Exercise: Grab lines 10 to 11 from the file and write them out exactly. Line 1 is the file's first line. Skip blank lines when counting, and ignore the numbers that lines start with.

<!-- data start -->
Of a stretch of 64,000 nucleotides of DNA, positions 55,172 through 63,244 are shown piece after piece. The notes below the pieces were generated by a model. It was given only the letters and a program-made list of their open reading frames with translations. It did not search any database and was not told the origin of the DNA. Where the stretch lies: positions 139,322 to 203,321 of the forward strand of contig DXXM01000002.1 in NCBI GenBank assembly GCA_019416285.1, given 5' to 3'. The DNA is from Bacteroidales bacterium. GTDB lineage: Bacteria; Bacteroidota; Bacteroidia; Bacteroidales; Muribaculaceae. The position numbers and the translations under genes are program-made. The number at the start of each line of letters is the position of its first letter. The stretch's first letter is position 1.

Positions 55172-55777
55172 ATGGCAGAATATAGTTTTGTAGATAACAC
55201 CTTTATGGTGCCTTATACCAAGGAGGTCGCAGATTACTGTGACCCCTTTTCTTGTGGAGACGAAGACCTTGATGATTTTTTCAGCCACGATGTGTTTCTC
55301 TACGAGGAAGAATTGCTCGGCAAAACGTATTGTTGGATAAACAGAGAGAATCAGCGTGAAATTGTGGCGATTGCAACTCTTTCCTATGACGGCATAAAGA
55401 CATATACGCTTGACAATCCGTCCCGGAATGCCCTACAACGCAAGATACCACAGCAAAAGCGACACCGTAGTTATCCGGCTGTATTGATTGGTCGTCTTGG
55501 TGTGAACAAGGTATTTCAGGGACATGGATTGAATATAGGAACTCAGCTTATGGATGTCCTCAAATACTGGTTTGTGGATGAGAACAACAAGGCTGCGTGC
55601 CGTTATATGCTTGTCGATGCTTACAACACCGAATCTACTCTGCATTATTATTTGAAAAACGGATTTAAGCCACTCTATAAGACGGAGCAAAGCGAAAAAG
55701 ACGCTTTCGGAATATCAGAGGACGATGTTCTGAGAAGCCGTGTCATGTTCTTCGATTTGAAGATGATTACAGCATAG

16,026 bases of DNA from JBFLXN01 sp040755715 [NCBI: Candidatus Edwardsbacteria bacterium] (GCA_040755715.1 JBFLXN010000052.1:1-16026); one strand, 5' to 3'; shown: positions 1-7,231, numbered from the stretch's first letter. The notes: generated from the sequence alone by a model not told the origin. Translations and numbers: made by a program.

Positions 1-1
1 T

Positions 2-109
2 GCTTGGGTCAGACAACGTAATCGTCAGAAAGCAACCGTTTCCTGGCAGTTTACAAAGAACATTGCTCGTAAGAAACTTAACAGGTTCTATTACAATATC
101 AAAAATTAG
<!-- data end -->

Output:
16,026 bases of DNA from JBFLXN01 sp040755715 [NCBI: Candidatus Edwardsbacteria bacterium] (GCA_040755715.1 JBFLXN010000052.1:1-16026); one strand, 5' to 3'; shown: positions 1-7,231, numbered from the stretch's first letter. The notes: generated from the sequence alone by a model not told the origin. Translations and numbers: made by a program.

Positions 1-1